Facts About Ireland
St. Patrick was not the first Christian missionary sent to Ireland. According to Prosper of Aquitaine, Pope Celestine I sent a deacon named Palladius to believers in Ireland in the year 431, a few years before Patrick went to Ireland to begin his mission. (source)
St. Patrick was not Irish. He was British, likely from modern-day Wales, and never set foot in Ireland before he was kidnapped by Irish raiders. After escaping, he became a priest and a bishop and returned to Ireland as a missionary. He was made the patron saint of Ireland due to his success in converting the Irish. (source)
A pope gave Ireland to the King of England. Pope Alexander III, wanting to eradicate Celtic Christianity in Ireland, declared Henry II of England to be the rightful Irish sovereign. This papal declaration, issued in 1172, led to the English conquest of Ireland, which took several centuries to complete, by which time England no longer followed the Pope. Not until the 20th century did the Irish regained their freedom. (source)
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According to legend, St. Patrick drove all of the snakes out of Ireland. Actually, there were never any snakes in Ireland in the first place. (source)
In County Antrim in Northern Ireland, near Bengore Head, is a curious geological formation consisting of a platform of basalt columns extending from the cliffs to the sea. There are around 40,000 vertical columns of basalt, up to 36 feet high and between 15 to 30 inches in diameter. Most of the columns, which form an uneven pavement extending 300 feet out into the water, are hexagonal in their cross-section. In many cases, these columns are fitted together so tightly that not even water can penetrate between them. This geological formation is referred to as the "Giant's Causeway" due to a legend that they were once part of a causeway built by giants to cross between Ireland and Scotland. (source)
The pre-Roman inhabitants of Britain or Ireland were not called "Celts" until the eighteenth century. The Romans described the inhabitants of the British Isles as Britanni. (source)
St. Patrick (circa 385–461), who in his youth had been enslaved in Ireland, was the first prominent historical figure to speak out against slavery.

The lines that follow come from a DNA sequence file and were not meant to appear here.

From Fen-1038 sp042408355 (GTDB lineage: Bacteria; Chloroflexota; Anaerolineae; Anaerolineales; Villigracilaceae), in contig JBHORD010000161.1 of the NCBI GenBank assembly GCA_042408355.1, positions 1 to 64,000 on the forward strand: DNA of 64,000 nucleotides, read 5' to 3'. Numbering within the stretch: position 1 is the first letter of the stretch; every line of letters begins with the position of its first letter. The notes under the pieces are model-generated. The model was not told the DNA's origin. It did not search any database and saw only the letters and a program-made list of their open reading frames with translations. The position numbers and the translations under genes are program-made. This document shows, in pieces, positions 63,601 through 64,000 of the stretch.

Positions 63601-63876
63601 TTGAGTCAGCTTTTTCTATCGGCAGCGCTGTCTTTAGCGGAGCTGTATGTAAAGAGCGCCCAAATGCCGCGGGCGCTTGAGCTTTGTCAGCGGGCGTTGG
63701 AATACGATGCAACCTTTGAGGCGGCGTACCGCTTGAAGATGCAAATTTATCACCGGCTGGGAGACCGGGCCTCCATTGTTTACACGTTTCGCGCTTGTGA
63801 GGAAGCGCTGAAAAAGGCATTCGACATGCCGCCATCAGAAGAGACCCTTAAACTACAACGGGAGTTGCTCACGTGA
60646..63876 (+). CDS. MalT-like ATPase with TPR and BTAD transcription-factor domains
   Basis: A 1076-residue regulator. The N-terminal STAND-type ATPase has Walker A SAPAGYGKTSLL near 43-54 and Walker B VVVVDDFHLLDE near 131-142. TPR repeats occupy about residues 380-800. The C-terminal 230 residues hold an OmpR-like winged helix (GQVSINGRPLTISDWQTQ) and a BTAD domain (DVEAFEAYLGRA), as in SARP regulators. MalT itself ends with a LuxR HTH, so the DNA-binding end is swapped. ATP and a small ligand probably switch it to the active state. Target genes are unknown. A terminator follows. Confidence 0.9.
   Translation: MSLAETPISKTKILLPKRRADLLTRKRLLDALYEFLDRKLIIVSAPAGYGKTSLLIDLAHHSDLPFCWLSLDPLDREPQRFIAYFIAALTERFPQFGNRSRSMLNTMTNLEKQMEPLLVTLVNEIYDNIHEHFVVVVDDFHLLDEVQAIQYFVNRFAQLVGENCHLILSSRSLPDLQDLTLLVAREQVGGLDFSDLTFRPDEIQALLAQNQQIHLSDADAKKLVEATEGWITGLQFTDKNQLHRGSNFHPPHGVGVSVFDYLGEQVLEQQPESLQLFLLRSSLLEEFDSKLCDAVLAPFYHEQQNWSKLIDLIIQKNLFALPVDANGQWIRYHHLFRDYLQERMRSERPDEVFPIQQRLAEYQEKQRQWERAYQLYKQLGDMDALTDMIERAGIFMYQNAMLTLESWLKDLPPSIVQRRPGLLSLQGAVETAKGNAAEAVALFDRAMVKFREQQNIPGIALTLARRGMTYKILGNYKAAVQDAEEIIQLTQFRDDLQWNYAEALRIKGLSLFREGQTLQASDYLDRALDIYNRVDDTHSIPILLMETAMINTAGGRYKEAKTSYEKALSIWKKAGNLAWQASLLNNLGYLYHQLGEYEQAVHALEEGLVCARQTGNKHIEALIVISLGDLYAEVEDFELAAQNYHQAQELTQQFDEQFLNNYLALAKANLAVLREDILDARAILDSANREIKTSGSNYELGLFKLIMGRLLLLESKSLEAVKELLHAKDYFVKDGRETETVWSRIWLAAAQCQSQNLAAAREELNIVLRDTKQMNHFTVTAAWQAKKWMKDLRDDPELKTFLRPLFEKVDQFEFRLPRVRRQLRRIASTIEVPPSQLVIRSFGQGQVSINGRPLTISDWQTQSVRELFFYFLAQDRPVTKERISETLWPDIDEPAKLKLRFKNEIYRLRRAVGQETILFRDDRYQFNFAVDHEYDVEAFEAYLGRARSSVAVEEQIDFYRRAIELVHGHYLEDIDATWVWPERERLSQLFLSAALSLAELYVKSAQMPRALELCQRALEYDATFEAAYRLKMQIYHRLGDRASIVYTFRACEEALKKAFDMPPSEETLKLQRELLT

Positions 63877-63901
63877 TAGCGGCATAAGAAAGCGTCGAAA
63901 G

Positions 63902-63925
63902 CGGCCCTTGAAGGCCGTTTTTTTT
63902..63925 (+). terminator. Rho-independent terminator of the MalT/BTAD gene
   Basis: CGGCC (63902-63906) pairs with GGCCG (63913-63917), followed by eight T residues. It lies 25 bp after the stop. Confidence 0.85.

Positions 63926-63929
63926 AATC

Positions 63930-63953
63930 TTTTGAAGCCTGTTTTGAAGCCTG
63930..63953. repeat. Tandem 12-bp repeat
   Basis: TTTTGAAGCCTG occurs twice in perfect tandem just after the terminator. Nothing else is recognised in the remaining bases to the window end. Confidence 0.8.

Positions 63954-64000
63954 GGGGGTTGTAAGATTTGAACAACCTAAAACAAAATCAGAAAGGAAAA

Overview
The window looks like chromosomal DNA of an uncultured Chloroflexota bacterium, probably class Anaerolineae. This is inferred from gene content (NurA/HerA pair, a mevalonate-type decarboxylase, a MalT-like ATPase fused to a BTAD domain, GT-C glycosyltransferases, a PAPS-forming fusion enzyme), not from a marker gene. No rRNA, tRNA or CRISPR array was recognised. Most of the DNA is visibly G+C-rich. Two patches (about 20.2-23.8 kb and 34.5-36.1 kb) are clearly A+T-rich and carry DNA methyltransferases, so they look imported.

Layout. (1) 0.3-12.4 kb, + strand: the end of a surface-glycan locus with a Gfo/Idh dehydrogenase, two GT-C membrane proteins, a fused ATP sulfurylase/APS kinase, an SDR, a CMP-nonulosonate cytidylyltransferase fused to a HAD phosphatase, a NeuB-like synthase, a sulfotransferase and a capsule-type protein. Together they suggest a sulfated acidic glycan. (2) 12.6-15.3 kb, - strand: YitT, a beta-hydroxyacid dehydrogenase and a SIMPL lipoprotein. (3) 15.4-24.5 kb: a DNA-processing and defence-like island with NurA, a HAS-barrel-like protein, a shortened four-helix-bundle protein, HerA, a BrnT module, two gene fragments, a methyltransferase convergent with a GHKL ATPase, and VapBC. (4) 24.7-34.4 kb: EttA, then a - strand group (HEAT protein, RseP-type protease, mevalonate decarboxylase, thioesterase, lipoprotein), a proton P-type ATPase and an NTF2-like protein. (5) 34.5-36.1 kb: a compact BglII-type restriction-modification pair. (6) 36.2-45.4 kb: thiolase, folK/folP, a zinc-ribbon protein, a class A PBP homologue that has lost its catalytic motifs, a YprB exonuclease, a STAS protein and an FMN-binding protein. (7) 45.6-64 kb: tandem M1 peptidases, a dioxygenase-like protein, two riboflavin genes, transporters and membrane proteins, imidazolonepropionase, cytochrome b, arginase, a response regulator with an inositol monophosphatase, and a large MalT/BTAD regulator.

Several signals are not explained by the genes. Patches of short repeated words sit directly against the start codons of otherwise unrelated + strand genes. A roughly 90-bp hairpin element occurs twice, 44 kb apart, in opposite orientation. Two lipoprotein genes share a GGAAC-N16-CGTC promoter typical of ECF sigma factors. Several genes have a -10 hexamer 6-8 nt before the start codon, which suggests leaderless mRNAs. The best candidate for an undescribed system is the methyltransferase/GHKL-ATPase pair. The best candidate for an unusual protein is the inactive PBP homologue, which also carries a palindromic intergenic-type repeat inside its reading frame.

Stonehenge is not the only ancient monument in the British Isles with apparent astronomical significance. For example, the New Grange (also spelled Newgrange) tomb, in County Meath in Ireland, constructed around 3,000 B.C., was constructed so that the burial chamber is perfectly illuminated by the rising sun on the winter solstice (December 21).
The phrase "Bob's your uncle" dates from 1887, when Arthur Balfour was appointed to the post of Secretary of State for Ireland by his uncle, Robert Cecil, Lord Salisbury, the incumbent prime minister of Great Britain. (source)
One of the most widely known geological curiosities near Cork, in Ireland, is a series of knobs or knots projecting from the face of a cliff. There are sixteen of these huge projections all together, all regularly set in the face of the cliff, one above the other, forming a series of such uniformity as to give it the general appearance of a stairway. Since time out of memory this unusual ascent and its projecting "steps" have been known as the Giant's Staircase. (source)
One of the earliest monorails was the Listowel & Ballybunion Railway, which spanned nine miles in County Kerry, Ireland. It ran between 1888 and 1924. Its twin-boilered locomotives and cars straddled the rail, which was supported on trestles. All loads had to be balanced. Once, when a piano was shipped it was balanced by putting a cow on the other side of the car. The cow was shipped back with two calves on the other half of the car to balance it, and the calves were returned one on each side of the car.
The flag of the United Kingdom, known as the Union Jack, contains three emblems of three countries that are the crosses of three patron saints. There is the red cross of St. George, patron saint of England, on a white ground, the white diagonal cross, or saltire, of St. Andrew, patron saint of Scotland, on a blue ground, and the red diagonal cross of St. Patrick, patron saint of Ireland, on a while ground. (source)
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The first aeroplane to fly nonstop across the Atlantic Ocean.
Charles Lindbergh was not the first person to fly across the Atlantic nonstop; he was just the first to do it alone. The first nonstop flight across the Atlantic occurred on June 14–15, 1919, when Captain John Alcock and Lieutenant Arthur Whitten-Brown co-piloted a Vickers-Vimy twin-engine plane from Newfoundland to Galway, Ireland. (source)